Burning down the house

No, nothing to do with the 80’s classic from the Talking Heads, nor the last desperate act of a father on the brink, it’s just that it’s rather cold and we ran out of wood!

But before you worry too much its not the house we are living in that we are torching, despite what you might think about a house of straw they don’t burn that well, rather it’s the old derelict house down by the barn.

Eighty or ninety years old, maybe more, it holds many memories for some of the local people. Only this Boxing day we met an elderly lady who remembers visiting the house as a young girl, visiting your neighbours was all the rage back then. The house itself was considered big for its time and its design is one that typifies the Polish countryside for me, with many examples still sanding, nestled between the modern freshly built houses of the last 20 years. If you ever visit Poland I would suggest a visit to one of the many open air museums, http://openairmuseum.pl/ they offer a unique glimpse of Poland’s past architecture and way of life.

Still we made a deal with my father in-law in the autumn, that if he demolished the house he could have half of the wood for his own winter fuel supply. No sooner was the deal struck then the family and quite a few friends descended, although it has to be said the bulk of the work was carried out by mother and father in-law.  We were left with heavy beams, cut to the length of the van for transport back to the family home, piled neatly under tarpaulins and whilst most made the journey quite a bit was set aside for us.

DSC09852

In the end half of the house was left standing, the weather turned against us and it made sense to keep the shelter in place as there is still a couple of tonnes of clay in there! Which is handy as I want to build a straw bale cottage there in the years to come.

So here I am, cutting with chainsaw and chopping with axe, almost a hundred years of history to warm a new generation. Marvelling at the giant hand carved dove tail joints that held the old house together, it seems a shame to burn it somehow.

But burn it does and it burns wells, too well in fact as the old dry timbers are a honeycomb of wood worm burrows and rot that has set in over the years. I just hope that it lasts us the rest of the winter as I’m not sure what to burn next…um maybe this bit of old furniture in the basement!

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Author: Eddy Winko

Trying to leave the rat race and live a less hectic and harmful life. From the building of a straw bale house to the composting toilet diaries; read my blog https://winkos.wordpress.com/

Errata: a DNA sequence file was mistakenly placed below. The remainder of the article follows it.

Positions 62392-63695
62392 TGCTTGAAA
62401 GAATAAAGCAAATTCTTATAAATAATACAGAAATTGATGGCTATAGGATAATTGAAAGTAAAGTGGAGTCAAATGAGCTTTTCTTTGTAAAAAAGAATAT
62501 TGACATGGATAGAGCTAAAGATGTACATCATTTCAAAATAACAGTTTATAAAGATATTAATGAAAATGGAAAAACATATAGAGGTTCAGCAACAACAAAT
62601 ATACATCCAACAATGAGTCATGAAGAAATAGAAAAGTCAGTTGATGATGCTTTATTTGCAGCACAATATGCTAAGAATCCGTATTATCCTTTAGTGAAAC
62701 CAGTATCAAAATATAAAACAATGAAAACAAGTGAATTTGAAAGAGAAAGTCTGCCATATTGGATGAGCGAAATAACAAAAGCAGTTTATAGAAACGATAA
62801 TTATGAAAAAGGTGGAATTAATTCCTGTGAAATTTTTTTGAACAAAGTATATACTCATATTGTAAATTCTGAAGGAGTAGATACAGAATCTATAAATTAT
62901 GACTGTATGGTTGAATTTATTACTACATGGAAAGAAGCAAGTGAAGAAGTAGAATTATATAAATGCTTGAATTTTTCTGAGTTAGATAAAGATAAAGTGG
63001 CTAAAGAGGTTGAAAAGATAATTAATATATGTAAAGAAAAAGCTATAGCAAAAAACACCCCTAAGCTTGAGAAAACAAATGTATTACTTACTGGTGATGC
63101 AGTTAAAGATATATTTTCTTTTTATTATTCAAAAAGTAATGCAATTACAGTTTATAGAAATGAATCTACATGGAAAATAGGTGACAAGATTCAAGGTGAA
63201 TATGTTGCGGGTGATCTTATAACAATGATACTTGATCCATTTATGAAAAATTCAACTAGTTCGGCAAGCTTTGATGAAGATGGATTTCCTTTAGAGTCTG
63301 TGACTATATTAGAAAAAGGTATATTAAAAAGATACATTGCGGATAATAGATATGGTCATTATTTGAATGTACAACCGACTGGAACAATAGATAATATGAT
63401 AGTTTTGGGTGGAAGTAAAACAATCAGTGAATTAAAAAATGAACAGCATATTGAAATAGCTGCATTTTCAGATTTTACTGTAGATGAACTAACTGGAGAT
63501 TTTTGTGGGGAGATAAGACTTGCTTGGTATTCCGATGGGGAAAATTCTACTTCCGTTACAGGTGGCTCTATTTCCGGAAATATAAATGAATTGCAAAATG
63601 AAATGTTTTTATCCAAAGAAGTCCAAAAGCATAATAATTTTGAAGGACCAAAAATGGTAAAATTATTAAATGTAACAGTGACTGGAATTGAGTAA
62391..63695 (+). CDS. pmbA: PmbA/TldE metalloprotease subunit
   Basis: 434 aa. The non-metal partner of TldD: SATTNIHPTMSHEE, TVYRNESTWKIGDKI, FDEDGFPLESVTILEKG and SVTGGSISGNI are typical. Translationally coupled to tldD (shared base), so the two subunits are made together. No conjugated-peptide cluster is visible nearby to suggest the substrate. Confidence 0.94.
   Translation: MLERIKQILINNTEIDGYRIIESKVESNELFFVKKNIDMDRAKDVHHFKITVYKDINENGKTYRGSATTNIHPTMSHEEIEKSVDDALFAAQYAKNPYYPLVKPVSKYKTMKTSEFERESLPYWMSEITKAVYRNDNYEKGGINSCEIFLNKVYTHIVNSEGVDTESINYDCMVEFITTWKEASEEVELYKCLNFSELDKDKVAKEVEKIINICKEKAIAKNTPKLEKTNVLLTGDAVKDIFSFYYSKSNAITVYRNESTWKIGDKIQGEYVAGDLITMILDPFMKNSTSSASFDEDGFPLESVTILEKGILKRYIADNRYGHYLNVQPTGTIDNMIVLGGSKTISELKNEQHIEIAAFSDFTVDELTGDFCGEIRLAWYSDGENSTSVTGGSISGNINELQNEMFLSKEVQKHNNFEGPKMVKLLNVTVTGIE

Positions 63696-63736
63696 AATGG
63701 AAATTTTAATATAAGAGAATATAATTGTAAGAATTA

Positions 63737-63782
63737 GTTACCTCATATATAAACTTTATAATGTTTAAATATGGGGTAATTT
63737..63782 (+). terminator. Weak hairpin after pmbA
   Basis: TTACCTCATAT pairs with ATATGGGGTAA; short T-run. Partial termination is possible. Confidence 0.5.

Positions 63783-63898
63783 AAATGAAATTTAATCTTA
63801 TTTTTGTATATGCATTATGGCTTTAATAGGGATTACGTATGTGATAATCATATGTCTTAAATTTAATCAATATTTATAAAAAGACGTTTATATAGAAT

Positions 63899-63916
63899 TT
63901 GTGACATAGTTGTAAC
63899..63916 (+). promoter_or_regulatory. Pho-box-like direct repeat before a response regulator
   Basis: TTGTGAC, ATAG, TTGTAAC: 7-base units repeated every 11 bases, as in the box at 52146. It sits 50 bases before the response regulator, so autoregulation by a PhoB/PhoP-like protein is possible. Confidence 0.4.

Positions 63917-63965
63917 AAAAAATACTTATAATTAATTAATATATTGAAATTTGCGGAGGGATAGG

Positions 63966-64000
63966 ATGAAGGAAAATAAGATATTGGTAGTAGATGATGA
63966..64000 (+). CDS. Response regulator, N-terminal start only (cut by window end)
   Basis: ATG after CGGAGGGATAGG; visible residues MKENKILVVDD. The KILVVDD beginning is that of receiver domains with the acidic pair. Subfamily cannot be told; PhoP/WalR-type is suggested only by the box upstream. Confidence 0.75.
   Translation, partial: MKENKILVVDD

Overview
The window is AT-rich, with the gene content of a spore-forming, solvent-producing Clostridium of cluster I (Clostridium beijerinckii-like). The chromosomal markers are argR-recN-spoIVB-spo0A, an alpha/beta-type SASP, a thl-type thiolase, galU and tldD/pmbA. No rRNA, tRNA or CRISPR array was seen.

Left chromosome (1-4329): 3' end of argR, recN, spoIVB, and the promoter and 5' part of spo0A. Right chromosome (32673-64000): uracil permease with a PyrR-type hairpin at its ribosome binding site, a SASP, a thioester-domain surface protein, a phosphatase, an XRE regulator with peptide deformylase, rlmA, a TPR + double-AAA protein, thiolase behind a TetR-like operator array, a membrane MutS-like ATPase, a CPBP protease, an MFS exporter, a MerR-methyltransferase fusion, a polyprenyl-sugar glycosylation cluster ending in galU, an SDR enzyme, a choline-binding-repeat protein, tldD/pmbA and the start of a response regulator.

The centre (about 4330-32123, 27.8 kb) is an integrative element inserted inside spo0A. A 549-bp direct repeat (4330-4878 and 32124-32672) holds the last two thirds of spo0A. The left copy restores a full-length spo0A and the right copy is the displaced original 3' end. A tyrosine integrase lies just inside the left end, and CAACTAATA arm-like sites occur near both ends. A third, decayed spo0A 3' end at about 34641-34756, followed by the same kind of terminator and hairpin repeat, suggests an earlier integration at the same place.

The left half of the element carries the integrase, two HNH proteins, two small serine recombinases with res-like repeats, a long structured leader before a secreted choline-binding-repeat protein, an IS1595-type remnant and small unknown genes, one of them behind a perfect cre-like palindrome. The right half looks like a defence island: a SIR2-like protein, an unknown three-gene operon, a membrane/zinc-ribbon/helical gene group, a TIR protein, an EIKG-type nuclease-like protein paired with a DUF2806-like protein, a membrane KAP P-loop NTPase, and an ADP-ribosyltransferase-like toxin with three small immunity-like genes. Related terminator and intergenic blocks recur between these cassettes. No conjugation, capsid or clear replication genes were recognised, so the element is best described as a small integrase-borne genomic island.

10 thoughts on “Burning down the house”

    1. An interesting idea, I just wish I was more artistic or indeed knew someone who is. Mind you I plan to try and use some of the wood in door frames and maybe a mantelpiece. Some of the heart wood that remains once the rot is knocked off is very impressive, almost petrified, I may try and rescue a piece for posterity.

  1. I’m sure all that wood will last over a winter with your tight well insulated house. I bet it’s fun to split too…no knarley knots to pull apart, so no excuses for reducing the pile of old furniture you’re going to rehab. 🙂

    1. There is something primeval about chopping wood that I enjoy, so you’re not far wrong when you say it’s fun to chop 🙂 Although there are plenty of stubborn beams in the mix. I still have quite a bit of detail to complete on the window surrounds so we are maybe letting in a bit too much of the outside at the moment, but nothing an extra log or two wont solve 🙂 It started to warm up today (above freezing) so I think the furniture will survive….for now 🙂

  2. I’m surprised the Germans left anything standing big enough to burn Eddy.
    Those beams look like a lot of work to cut. I expect you are boasting a six-pack by now, and not of ‘Tyskie’ either!
    Stay warm my friend.
    Best wishes to you three, Pete.

    1. Aye, they take some chopping, first with chainsaw then with axe. Half a days work keeps us warm for about four days. Tyskie, a rich mans beer! Harnas is the one to look out for at less than 2 zloty a bottle…I remind Gosia when she heads to the shops 🙂

      1. I can see your point 🙂 By the way, I meant to mention that guests that came round last night said that the Germans and indeed the Russians had both taken up residence on the land, no doubt because of it’s elevation and view of the surrounding area. Who know what we will find in the foundations.

  3. . . . I had read somewhere humanure burns well . . . No, wait; it was part of a saying: “not a pile of crap chance in hell” . . . or maybe it was snowball; I don’t rightly remember.

    By the way, you might like this (if you’ve not already read it):
    http://humanurehandbook.com/downloads/Chapter_5.pdf

    And yes, it does seem a shame to burn that much history. I too hope you have enough history to last the winter.

    1. Ah The Humanure handbook, a well thumbed book in the privy. Funnily enough your Mr Gates new philanthropic adventure burns human waste after all the moisture us taken out 🙂 A possible way to provide drinking water and sanitise parts of the developing world?
      I’m sure a few bits of wood will make it into a door frame or mantelpiece, just as a reminder 🙂

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